But again, Lucy is the same, much like Nicola, writes in all different genres and just writes beautifully, just loved it. It was just another really great taste of history and strong lesbians. I can't talk about lesbian historical fiction without talking about Justine Saracen.
H: Especially if you're talking about 20th century.
D: Especially if you're talking about 20th century, yeah. But she wrote a book, one that I specifically wanted to mention is 16th century, and it's called The Sistine Heresy. So, it takes place since the 16th century in Rome during the time when Michelangelo was painting the Sistine Chapel. The main character is connected to the Borgia family. And in 16th century, the Borgia Pope dies, and so Adrianna loses any cachet that [Heather laughs] she had because the Borgias are no longer in power.
H: Suddenly, the Borgias are--if you were--poison.
D: Right, right, exactly. [Heather and Darlene laugh] Yeah, right. So, it takes place there in Rome, and Adrianna meets a painter who is working with Michelangelo and she's a woman, but she's dressing as a man so she can work as a painter. And they have a romance, and Michelangelo is having a romance with a young castrato. So, there's these two little romances going on during a time when the church was more than a little corrupt. And there's one priest in particular, this is also the time of the Spanish Inquisition, and so there was one priest in particular who has it out for the Borgias and has it out for Adrianna and Michelangelo too because he suspects their proclivities. And so, there’s two romances, and Michelangelo and Adrianna are friends and of course of the whole foursome they're friends. But Justine, her historical research is impeccable and her use of place I mean, Rome becomes a total character in this book. Peggy, my wife, and I both read The Sistine Heresy in preparation of going to Rome two years ago, and it was great because the Castel…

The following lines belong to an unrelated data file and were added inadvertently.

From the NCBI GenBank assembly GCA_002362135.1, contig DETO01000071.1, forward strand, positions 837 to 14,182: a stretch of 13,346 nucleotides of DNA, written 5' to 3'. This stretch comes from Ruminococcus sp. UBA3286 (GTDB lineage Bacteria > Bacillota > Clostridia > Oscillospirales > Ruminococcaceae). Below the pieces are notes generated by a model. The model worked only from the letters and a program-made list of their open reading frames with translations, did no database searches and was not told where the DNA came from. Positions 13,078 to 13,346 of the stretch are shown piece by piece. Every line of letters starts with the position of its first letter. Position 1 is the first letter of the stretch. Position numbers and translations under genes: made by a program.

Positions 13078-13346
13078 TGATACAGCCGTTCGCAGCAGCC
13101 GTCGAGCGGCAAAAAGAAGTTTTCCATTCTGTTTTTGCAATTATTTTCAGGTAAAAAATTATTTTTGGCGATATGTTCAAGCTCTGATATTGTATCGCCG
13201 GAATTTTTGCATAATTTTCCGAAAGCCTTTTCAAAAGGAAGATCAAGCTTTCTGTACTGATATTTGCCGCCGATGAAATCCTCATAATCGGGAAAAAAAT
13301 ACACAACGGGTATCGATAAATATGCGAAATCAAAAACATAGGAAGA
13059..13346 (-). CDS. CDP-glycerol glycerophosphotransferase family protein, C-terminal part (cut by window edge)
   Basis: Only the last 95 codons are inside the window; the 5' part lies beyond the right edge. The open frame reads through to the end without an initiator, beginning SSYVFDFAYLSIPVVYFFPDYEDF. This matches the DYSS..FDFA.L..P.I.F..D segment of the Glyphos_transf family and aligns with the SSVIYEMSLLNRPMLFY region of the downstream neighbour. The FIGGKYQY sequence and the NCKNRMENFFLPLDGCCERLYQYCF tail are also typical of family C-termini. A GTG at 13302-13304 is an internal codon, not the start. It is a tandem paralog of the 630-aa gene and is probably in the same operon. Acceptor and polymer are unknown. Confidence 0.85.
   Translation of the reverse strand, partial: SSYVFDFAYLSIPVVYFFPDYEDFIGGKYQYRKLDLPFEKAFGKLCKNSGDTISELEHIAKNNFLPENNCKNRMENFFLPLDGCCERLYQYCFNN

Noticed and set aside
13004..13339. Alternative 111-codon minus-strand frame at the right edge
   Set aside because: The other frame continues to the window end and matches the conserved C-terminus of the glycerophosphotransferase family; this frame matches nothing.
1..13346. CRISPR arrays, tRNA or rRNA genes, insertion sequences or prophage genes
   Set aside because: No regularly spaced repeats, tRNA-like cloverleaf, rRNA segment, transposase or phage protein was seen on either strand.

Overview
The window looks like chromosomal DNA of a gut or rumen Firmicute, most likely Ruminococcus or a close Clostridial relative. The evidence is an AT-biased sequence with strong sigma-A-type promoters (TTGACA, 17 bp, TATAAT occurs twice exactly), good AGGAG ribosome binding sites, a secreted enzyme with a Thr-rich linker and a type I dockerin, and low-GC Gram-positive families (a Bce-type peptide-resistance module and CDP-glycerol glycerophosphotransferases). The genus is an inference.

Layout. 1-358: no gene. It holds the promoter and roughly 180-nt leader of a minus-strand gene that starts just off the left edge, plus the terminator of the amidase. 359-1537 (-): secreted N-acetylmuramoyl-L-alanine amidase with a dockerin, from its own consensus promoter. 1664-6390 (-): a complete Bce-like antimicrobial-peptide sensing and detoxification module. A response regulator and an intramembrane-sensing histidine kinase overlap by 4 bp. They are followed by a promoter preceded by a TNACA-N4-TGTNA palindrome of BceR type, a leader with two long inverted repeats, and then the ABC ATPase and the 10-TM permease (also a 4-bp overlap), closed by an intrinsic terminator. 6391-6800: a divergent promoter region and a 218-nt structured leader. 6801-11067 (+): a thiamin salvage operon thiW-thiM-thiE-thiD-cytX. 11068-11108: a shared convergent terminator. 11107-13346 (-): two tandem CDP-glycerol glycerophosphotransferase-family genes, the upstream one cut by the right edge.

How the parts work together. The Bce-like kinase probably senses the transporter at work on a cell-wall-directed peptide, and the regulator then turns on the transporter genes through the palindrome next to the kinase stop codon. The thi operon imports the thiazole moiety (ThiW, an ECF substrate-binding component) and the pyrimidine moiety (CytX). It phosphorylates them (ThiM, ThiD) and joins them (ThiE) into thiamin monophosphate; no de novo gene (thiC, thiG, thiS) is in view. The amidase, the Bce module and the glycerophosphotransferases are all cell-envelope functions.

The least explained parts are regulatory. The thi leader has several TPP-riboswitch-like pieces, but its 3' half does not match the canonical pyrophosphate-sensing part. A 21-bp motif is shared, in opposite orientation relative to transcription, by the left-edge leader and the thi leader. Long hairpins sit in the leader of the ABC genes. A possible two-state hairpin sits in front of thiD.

H: Castel Sant'Angelo.
D: Yes, yes. So, it was really fascinating to go there because it's in the book, in Sistine Heresy, it's mentioned. So it's a delicious taste of 16th century Rome, and going there after having read the book really helped cement in me that Justine is really good [Heather laughs] with scenery man, really good at setting a scene and her research is just impeccable. All her books, I mean, from 16th century, she's got a couple that I think are in ancient Egypt and then of course World War Two with her… I think she just won an award for the Berlin one or something.
H: The Berlin one I think is new this year.
D: Yeah. Oh, so the sniper’s… Oh, she did one about the The Witch of Stalingrad, yeah. One of the reasons I like to read historical fiction is when I was a kid, history [snores] [Heather laughs] but when you can get a taste of the actual people's lives, you can give me the information as long as there's a good story wrapped around it. I'm fascinated to learn about World War Two and any time period, but give me a story with it and then I’ll learn it out.
H: Yeah, something to root your memories in.
D: Exactly, right. Exactly, right. And so yeah, so that's one of the things I really like about historical fiction, I like a good story. But I'd like to get a little bit of an education, but boy, it's got to be engaging, you know? You have to be good characters and yeah.
H: And one of the things I love about historical fiction about women is that for me as a woman, it does give me that rooting, that engagement of saying we were there. I mean, even just women, women were there in history. I did this joke where it's like, based on statistical documentary evidence, women were actually very rare in the Middle Ages. [Darlene and Heather laugh] And telling stories of historical settings through women's lives and showing that just because we don't make it into the kings and battles-type history books doesn't mean that we were not vitally important to everything that went on. I love books that demonstrate that.